The front cover of Edge of Tomorrow
Image courtesy of Warner Bros.

True to the 4K transfers that happen for modern movies, Edge of Tomorrow looks sharper than sharp on this format. No restoration was needed, just the big boost. Ultra HD showcases 4K resolution with High Dynamic Range (HDR) and a wider color spectrum, offering disc buyers brighter, deeper, more lifelike colors for a home entertainment viewing experience like never before. That is true for the pops of color that perk up this movie. Even when so much of this movie takes place on dreary and overcast battlefields in Europe, the extra resolution gives the shiny tech and the crude mud-and-dirt settings real texture married together.

Sadly, as has been the case with many Warner Bros. 4K releases, little extra attention was given to this next format. As usual, the menus are extremely plain. Once again, we long for the DVD days of imaginative menus.

Another area of disappointment comes from the special features. No new features have been added to Edge of Tomorrow from the previous DVD/Blu-ray edition. The disc has four featurettes and a collection of deleted scenes. Those trimmed pieces amount to eight minutes and are unfinished with effects in some cases.

The back cover of Edge of Tomorrow
Image courtesy of Warner Bros.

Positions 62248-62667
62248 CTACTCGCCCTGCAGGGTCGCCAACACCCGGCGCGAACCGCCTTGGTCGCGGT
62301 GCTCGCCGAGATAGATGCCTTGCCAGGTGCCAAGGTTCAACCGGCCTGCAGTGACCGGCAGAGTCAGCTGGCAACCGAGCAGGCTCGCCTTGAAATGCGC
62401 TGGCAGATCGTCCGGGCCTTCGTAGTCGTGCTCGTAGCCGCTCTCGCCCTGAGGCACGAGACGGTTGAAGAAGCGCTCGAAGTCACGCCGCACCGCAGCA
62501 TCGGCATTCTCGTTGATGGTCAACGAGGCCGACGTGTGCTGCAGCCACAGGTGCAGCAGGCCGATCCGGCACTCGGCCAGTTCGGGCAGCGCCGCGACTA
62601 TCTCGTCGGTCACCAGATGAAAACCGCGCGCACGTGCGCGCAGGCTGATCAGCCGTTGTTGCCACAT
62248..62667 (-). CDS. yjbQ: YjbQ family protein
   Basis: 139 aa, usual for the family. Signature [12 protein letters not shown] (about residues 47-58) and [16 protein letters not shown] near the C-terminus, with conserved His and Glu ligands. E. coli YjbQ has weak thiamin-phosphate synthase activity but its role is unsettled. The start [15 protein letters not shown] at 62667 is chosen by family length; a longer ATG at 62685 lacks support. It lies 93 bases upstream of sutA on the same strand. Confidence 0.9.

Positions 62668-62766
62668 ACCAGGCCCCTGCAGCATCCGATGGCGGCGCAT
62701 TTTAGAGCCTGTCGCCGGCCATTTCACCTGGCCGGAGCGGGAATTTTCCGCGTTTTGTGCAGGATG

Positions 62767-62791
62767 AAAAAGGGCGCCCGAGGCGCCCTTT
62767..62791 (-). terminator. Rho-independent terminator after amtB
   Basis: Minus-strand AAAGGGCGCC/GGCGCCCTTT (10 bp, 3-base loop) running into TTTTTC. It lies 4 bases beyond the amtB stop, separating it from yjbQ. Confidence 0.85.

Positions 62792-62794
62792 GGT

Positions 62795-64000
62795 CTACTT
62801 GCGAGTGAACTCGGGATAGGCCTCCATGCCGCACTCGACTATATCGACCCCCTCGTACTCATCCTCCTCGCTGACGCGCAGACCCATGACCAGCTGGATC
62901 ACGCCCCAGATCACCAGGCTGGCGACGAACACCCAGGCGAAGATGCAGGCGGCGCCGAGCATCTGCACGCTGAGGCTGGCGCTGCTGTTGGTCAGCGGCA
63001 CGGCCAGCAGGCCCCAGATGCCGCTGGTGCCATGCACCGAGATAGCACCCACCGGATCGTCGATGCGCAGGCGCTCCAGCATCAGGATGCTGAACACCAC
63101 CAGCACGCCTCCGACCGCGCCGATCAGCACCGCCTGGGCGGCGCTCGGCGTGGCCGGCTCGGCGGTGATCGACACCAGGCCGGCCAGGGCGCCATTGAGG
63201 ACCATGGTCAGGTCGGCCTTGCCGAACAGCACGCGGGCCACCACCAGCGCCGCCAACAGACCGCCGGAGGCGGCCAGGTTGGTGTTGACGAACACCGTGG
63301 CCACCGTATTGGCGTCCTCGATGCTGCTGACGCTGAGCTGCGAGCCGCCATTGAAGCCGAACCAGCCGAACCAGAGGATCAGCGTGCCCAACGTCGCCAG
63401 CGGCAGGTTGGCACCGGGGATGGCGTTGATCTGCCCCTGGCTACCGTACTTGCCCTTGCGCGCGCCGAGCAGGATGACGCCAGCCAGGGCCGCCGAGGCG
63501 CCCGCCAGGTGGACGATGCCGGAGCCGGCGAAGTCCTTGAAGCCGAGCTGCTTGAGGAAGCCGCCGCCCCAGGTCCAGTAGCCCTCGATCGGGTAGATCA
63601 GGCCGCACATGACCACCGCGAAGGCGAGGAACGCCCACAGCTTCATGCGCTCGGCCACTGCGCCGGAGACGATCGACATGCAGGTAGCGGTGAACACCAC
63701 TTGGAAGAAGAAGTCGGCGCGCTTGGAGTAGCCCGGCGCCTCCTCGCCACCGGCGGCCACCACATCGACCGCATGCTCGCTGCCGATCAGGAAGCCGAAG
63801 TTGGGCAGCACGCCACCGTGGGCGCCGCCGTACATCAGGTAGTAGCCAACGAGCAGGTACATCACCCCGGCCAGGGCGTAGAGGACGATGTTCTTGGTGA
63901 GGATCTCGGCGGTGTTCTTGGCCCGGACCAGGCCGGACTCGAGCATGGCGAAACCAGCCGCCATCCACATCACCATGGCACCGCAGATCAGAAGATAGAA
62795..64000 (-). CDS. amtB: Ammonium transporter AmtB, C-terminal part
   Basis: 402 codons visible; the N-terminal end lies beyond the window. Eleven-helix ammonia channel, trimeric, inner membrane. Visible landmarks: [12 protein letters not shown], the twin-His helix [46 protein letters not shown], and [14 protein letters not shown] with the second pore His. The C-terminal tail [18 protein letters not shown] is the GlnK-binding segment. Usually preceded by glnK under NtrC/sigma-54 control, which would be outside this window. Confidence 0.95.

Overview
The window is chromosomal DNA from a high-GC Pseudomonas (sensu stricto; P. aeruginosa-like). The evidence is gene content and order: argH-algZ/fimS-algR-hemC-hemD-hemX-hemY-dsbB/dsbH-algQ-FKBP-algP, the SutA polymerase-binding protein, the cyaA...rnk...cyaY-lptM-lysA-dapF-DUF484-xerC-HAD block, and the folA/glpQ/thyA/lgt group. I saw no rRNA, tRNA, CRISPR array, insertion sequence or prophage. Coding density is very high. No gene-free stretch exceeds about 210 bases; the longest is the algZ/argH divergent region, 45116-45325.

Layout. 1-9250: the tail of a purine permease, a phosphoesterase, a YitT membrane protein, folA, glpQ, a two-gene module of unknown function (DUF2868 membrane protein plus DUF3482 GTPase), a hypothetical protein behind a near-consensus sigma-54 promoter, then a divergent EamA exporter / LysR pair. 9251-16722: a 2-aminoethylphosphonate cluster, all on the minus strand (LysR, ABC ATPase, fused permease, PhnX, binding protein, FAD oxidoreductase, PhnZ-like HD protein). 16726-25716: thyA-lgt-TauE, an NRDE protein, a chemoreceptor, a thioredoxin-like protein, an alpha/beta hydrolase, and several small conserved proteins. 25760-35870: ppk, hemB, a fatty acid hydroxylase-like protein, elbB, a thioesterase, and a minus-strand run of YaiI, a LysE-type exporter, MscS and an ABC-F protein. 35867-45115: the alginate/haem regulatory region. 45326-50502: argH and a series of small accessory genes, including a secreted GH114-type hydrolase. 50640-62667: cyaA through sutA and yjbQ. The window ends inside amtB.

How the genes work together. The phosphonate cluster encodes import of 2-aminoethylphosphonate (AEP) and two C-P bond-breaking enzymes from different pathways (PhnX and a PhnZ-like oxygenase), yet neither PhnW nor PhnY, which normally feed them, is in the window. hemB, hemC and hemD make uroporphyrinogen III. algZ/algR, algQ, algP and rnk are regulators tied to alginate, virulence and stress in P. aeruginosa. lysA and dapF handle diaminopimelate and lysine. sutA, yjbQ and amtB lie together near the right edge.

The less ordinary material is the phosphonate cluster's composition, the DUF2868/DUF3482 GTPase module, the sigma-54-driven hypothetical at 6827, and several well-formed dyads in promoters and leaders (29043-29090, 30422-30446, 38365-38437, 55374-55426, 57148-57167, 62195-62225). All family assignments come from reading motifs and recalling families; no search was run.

Of the production featurettes, the thickest cut is the 43-minute “On the Edge with Doug Liman.” It plays like a production diary profiling the director’s work on the movie. With that kind of length, the piece shows plenty of the design process and the casual insights of those working to make the movie. A great quote from it talks about the requested emphasis on “science fact” for the cast and crew to keep the logic and science sound where they could.

The other featurettes highlight the beach invasion, the cool weapons and armor, and the creature designs for Edge of Tomorrow. It’s great to see the creativity from the production departments and the big-time commitment from the stunt team. The effort was there to make a solid flick and a crowd pleaser.

Sure, we want more. Admittedly, though, eight years isn’t a great deal of time for new vision and reflection. Still, WB could have thrown us a little something. The big missing piece is a commentary track. Somebody put Doug Liman or, even better, Tom Cruise on a microphone re-watching this film for all the little stories and details.

Written by Don Shanahan

DON SHANAHAN is a Chicago-based Rotten Tomatoes-approved film critic writing here on Film Obsessive as the Editor-in-Chief and Content Supervisor for the film department. He also writes for his own website, Every Movie Has a Lesson. Don is one of the hosts of the Cinephile Hissy Fit Podcast on the Ruminations Radio Network and sponsored by Film Obsessive. As a school teacher by day, Don writes his movie reviews with life lessons in mind, from the serious to the farcical. He is a proud director and one of the founders of the Chicago Indie Critics and a voting member of the nationally-recognized Critics Choice Association, Online Film Critics Society, North American Film Critics Association, International Film Society Critics Association, Internet Film Critics Society, Online Film and TV Association, and the Celebrity Movie Awards.